This is the first of an ongoing series where I interview authors of books that I have read. I am very excited to have Trish Doller as my first volunteer. Thank you so much, Trish, for being game and so thorough!
My questions are in bold/italics.
As I said in my review of Trish’s first book, Something Like Normal, I have no idea how I came across her book and added it to my TBR (To Be Read) pile; maybe I saw it on someone else’s blog, in Goodreads or on one of the many tweets that pop up in the bottom right-hand corner of my computer screen. Whatever the conveyance, it was fate. This book and I were meant to be together. You can read my review here.
The second coolest thing about Trish is that she works at a bookstore. She has also worked as a morning radio personality, for a newspaper and (fourth most interesting thing) at an amusement park. (I hope that you read between the lines to get that the first coolest thing is her writing.) Third most interesting thing? She lives with a pirate. In order to keep you reading, I will not reveal that I neglected to ask her about the sitch with said pirate.
So, here we go!
How did you choose the subject matter for your book?
I first got the idea for Something Like Normal almost a decade ago, when I interviewed a young Marine home from Iraq. He was just nineteen and I kept thinking how young he was to have done and seen so much. That really stuck with me. When I started writing, the character was going to be physically wounded, but the logistics of getting him from point A to point B in every scene was daunting. [Then I] read a book by a former Marine called Soft Spots: A Marine’s Memoir of Combat and Post Traumatic Stress Disorder. I realized that not all wounds are visible and that the trauma of war and watching a friend die would be every bit as difficult to deal with as a physical limitation. I did a lot of reading on the subject of PTSD, including getting to know the author of Soft Spots.
Travis Stephenson, the main voice in your novel, is a sympathetic character, but there are certainly things about him that are unpleasant.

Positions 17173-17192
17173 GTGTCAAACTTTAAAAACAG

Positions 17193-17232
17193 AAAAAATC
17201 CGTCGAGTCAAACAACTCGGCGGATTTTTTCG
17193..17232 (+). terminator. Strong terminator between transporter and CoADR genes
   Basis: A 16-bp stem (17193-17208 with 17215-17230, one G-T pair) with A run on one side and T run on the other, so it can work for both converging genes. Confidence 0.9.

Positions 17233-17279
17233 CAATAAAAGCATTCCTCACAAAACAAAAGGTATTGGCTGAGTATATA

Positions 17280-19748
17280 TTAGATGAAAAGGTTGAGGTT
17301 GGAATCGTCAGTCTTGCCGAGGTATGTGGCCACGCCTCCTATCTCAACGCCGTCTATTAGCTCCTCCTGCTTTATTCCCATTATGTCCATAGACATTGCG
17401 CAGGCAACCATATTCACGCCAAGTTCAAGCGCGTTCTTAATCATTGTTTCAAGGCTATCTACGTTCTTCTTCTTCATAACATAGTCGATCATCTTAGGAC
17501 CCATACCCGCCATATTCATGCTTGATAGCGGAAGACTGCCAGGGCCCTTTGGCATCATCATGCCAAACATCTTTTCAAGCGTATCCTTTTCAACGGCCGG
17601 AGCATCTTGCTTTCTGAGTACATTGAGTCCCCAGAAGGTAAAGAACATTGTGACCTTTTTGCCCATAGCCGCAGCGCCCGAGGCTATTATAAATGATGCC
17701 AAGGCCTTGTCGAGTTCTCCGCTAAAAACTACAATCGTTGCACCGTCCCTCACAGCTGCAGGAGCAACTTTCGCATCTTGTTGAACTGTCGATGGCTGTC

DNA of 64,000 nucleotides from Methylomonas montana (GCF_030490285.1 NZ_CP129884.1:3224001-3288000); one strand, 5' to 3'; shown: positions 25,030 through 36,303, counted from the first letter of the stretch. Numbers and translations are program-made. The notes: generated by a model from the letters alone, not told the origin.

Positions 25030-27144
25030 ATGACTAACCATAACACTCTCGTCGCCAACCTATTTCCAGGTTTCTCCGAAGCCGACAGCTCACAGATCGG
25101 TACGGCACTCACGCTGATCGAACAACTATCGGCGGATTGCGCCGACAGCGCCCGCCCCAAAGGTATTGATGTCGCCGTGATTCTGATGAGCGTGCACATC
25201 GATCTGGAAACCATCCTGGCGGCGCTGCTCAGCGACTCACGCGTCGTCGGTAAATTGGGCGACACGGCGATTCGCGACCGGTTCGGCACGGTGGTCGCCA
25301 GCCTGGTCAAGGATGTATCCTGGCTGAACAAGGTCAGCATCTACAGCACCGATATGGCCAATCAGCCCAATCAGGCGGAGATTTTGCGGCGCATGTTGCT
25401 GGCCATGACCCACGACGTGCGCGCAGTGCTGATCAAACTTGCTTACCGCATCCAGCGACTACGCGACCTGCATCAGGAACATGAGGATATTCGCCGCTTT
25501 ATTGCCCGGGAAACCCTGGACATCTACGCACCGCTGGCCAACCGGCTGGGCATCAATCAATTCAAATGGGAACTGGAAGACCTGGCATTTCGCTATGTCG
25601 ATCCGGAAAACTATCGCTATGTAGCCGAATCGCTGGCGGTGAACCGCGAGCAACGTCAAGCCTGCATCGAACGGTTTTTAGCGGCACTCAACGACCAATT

I wanted Travis to be as authentic as possible, which meant he was capable of being both insightful and stupid – sometimes incredibly stupid – at the same time. He’s flawed, which makes him very human and very real. Even if we don’t always like him.
Would you consider this to be a coming-of-age novel?
I think in some senses Something Like Normal is a coming-of-age novel because Travis leaves his family an impulsive and kind of angry boy. And even when he has matured while he was away, he still has to come home and deal with the same problems he had before he left. Only now, they’re compounded by the trauma of war.
What are your feelings about someone as young as Travis going to war?
It makes me terribly sad to see obituaries of Marines and soldiers killed in action. So much life ahead, now gone. But, I’m also terribly proud of the young people willing to do a job that many of us could never do. There’s something to be said for being young, brave and stupid. And I mean that as a compliment.
I love that you wrote from the male perspective. Was this a conscious choice?
Something Like Normal was meant to be from the perspective of the girl Travis had wronged (she was not Harper at the time) but when I started exploring his personality, his voice came roaring through in a way I could not ignore. So, in a sense, I chose to write from a male perspective, but in another, I didn’t really have a choice. He wouldn’t shut up.